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Why Florida Probate Can Be Difficult

Why Florida Probate Can Be Difficult

When deciding whether or not to do a Will package or a Revocable Trust package, many of my Boca Raton, Florida clients will ask why choose one over the other.  Among the many benefits that a Revocable Trust has over a Will is the ability to minimize or even avoid probate.  This leads to the obvious question of:

Why should I avoid probate in Florida?

The reason many people wish to avoid probate in Florida because it can bypass the restrictions on who can serve as the person in charge of your affairs, make things more simple for the person in charge of your affairs, keeps costs down, speeds up the process of getting money to your intended beneficiaries, and allows you to have greater privacy.

How does avoiding probate avoid the restrictions in Florida with respect to who can manage your affairs?

Avoiding probate makes it easier for the person you want to manage your affairs after death to qualify as the person in charge because not everyone can serve as an Executor of Administrator in Florida.  For example, a nonresident person may not serve as an executor unless they are related to you by blood, marriage, or adoption (See FL Statute Section 733.304)  So, if you want to name a family friend to be an executor, they are not permitted to serve as executor unless that friend lives in Florida.

Additionally, there is often a bonding requirement for anyone who wants to serve as an administrator of an estate when the decedent died without a Will.  If the proposed administrator does not have good credit, they likely will not qualify for a bond, and therefore would be ineligible to serve as administrator.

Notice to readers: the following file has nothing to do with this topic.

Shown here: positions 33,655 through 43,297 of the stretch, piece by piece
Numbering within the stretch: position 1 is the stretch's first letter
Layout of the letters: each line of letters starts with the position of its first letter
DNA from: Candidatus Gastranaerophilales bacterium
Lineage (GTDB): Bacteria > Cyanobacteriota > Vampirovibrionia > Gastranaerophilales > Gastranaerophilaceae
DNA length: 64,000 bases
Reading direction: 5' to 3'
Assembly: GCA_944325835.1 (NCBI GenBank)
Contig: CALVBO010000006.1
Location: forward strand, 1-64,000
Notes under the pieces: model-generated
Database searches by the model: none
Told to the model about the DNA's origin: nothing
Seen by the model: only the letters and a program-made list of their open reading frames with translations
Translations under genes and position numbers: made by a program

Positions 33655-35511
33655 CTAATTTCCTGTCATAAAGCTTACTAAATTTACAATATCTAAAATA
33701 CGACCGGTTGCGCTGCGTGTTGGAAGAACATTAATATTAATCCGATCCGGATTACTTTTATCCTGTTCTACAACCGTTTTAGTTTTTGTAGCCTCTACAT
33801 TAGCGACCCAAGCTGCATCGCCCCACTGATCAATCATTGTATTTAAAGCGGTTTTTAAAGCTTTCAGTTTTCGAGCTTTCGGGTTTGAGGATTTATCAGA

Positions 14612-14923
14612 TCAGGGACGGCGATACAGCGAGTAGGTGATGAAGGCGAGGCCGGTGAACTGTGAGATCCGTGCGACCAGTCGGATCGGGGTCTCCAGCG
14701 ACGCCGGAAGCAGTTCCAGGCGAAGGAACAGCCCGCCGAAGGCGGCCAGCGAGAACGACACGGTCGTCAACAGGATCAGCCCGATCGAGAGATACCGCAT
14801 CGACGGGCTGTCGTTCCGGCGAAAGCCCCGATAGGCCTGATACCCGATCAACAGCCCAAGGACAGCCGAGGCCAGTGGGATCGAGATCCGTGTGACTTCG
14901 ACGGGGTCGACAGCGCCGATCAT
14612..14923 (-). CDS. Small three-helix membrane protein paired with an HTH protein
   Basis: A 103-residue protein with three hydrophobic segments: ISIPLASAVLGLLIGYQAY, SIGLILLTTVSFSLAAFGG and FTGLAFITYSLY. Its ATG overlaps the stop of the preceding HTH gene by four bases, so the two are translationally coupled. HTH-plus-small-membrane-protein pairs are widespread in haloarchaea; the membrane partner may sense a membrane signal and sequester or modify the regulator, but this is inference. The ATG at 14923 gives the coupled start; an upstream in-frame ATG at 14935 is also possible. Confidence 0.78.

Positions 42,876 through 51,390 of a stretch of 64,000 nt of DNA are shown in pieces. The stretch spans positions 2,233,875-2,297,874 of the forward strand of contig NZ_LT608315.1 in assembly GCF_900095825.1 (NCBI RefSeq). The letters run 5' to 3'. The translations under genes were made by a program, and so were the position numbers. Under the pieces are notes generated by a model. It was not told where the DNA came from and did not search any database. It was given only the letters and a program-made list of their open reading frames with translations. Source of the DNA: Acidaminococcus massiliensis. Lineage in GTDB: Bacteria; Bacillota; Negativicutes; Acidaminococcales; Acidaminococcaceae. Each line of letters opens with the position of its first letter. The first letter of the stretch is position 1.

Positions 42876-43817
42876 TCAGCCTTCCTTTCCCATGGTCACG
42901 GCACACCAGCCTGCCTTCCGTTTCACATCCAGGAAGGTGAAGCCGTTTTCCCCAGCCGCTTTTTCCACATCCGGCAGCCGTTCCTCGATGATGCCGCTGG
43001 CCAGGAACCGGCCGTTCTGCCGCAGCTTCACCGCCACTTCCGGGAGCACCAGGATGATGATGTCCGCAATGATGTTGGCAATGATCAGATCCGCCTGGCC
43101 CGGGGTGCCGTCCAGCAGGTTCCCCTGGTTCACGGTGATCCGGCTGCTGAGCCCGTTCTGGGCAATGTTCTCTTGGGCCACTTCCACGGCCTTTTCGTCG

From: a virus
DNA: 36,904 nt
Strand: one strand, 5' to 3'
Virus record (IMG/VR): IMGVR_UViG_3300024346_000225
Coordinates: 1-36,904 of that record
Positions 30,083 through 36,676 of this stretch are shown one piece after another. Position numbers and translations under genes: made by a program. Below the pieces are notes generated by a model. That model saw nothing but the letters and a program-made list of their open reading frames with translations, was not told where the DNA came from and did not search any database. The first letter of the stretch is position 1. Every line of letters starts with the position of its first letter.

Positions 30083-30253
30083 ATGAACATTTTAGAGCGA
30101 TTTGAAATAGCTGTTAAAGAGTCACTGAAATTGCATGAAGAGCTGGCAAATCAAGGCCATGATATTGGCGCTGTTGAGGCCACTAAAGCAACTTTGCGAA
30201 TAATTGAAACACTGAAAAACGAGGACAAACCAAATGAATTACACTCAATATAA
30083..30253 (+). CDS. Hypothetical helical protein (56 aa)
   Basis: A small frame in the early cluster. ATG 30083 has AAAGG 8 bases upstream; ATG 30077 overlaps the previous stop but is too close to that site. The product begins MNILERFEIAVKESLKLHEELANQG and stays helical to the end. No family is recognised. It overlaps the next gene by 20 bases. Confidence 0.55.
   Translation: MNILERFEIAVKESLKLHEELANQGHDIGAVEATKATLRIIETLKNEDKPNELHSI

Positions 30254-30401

How does avoiding probate in Florida make things more simple?

Avoiding probate in Florida makes things more simple because instead of the person in charge of your affairs having to go through a three step process to transfer your assets, he or she only has to do a two step process.  Specifically, if you die in a manner that requires probate, then your Executor or Administrator (if you die without a Will), needs to file a Petition with the Court to be officially named in charge of the estate.  (This is step one)

Once your executor or administrator qualifies, he or she must gather up the estate assets, set up an estate account, and pay the bills and taxes.  (This second step is often the longest step.)

The third step is to pay the beneficiaries and close down the estate.  When you use a revocable trust (which is fully and properly funded before death), the first step can be avoided.  Needless to say, when you don’t have to go to Court and file a Petition, that speeds up the estate administration process and reduces the overall costs.

Other reasons to avoid probate.

I would also like to point out that another benefit to avoiding probate is that some counties have a routine practice of requiring executors and administrators to put all of the funds of an estate into a restricted depository account that can only be released by Court order.  This also has the negative effect of making the administration process take longer and more expensive (because you need another Court order).  However, I do understand that this practice is being challenged.  If you would like to learn more about that, Boca Raton, Florida Attorney Chuck Rubin has written a nice piece called: Mandatory Restricted Depository Arrangements in Probate Questioned.

Kevin A. Pollock, Esq., LL.M. is an attorney licensed to practice in NJ, NY, PA and FL.  Kevin meets with clients in Boca Raton, FL office located at 5499 N. Federal Highway, Suite K, Boca Raton, FL 33487 by appointment only.  Kevin may be reached at (561) 247-1557.

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